Perhaps you know a few people who look upon your Christian faith as a kind of “pious crutch” — a fairy tale useful to those too weak or too indecisive to grab what can be grabbed.
They don’t trust God. They trust money in the bank. What about you?
Some of Christ’s most piercing words were all about money – or better said, about the tendency we have to trust money more than we trust God.
One need only recall his statement: “You cannot serve two masters!” He seemed to be saying that you have to choose. The choice is between “God and mammon” – mammon being more complicated than mere cash in your pocket.
Mammon compared to mere money is like a loaf of bread compared to a sack of flour. Mix up the flour with the right ingredients, bake it for an hour, and you get bread.
Mix up money with the right ingredients, bake it in the oven of business and politics, and you get mammon.
The main ingredient that will get you from a bag of flour to a loaf of bread is yeast. The main ingredient that will get you from a pile of cash to the mammon of this world is greed.
That is why Jesus told his disciples: “Beware of the yeast of the Pharisees”. The Pharisees were the ones who laughed at Jesus because “they loved money”. In St Luke’s gospel, we find them laughing at Jesus precisely because he said: “You cannot serve both God and mammon.”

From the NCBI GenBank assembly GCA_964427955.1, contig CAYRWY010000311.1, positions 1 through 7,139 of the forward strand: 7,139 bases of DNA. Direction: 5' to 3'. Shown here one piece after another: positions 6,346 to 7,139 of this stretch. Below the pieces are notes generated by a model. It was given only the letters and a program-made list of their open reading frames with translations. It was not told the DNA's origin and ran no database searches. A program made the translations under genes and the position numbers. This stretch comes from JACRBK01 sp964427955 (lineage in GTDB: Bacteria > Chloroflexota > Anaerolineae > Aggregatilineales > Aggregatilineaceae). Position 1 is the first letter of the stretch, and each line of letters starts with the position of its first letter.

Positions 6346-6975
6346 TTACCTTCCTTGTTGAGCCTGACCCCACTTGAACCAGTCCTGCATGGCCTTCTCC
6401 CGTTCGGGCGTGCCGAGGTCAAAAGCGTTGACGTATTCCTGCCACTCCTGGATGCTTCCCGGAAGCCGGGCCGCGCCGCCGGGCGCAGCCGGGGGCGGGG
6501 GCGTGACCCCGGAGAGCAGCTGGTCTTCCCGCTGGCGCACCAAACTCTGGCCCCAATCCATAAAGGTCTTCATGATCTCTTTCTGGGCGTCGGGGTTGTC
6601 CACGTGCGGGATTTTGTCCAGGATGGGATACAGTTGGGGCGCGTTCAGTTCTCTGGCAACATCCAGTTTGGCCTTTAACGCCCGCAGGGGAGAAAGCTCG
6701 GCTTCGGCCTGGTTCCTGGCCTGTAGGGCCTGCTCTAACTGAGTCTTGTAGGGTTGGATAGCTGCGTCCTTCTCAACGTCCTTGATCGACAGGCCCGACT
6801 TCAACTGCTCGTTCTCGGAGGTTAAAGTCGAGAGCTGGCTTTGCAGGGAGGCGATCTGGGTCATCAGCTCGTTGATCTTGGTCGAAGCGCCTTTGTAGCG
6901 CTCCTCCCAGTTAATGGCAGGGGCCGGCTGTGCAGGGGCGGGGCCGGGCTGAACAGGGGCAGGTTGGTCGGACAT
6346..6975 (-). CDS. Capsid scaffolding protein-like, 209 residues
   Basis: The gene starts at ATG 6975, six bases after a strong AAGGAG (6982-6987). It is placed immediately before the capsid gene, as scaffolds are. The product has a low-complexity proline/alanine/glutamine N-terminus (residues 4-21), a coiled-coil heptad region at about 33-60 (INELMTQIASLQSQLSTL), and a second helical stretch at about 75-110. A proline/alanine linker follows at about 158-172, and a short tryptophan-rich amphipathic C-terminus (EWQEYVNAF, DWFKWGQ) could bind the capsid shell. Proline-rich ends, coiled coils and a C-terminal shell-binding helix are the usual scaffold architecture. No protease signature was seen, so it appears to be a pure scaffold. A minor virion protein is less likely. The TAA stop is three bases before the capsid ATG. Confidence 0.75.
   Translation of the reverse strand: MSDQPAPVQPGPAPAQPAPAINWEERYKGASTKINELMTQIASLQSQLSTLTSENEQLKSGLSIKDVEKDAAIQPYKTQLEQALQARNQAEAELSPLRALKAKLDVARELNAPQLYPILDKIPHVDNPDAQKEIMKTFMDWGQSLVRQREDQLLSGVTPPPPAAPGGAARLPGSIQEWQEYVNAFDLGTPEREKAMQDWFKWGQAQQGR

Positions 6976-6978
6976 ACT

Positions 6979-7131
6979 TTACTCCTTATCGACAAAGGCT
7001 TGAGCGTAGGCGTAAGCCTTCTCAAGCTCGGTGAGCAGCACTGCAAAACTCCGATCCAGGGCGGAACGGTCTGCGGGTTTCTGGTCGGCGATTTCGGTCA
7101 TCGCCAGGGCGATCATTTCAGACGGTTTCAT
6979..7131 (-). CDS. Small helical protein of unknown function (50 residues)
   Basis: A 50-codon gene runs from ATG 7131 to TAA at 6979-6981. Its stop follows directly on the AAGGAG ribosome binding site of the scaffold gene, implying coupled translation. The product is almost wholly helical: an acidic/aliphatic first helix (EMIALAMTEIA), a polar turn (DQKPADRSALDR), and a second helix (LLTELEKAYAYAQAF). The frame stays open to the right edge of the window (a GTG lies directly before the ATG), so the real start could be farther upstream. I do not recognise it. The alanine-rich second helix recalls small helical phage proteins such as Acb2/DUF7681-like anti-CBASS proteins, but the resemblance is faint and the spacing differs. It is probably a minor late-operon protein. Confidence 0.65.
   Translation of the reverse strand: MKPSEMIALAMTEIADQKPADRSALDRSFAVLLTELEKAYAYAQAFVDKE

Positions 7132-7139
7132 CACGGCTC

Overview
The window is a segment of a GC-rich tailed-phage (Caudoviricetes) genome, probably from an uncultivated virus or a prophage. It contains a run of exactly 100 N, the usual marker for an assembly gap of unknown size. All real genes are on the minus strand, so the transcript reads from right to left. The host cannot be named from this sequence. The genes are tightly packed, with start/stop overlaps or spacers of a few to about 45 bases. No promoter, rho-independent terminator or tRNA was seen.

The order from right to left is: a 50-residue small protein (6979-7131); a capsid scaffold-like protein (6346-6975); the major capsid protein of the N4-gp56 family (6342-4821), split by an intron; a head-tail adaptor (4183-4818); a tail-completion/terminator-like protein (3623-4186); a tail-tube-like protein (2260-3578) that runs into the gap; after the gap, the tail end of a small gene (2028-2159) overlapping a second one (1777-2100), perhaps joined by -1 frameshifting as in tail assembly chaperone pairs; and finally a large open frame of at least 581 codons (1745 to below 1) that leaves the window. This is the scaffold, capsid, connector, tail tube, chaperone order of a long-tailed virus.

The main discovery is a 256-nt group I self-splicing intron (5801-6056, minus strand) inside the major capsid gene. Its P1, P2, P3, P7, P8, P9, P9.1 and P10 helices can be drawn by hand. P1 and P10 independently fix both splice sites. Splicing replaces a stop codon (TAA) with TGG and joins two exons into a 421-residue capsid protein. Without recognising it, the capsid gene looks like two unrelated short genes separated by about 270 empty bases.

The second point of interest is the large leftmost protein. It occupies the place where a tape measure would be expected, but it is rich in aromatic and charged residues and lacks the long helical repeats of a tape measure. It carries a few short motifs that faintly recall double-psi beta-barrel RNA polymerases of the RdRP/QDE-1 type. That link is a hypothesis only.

What is the surest sign that, almost without realising it, you have become a slave to mammon? You are ready to lie to get more money and you think nothing of lying in order to get more money. Lying becomes the “right thing to do”.
Did you ever notice the “extra” commandment Jesus added to the Ten Commandments? A rich young man asked him which commandments he needed to obey Jesus goes through the usual list: You must not kill, you must not commit adultery, you must not steal, etc. Then he added one extra: “You must not defraud.”
Jesus had to insist because many people – perhaps even more so today– were making the mistake of thinking there’s nothing wrong with fraud – nothing wrong with telling a lie to get more money. That is exactly what constitutes fraud: cheating someone in order to convince them that they have to give you money.
As we come to the end of the year, perhaps the best New Year’s resolution to make is the resolution Zacchaeus made when he converted: “If I have cheated anyone, I will pay him back four times the amount!” Remember how Jesus praised Zacchaeus and think of how he will praise you.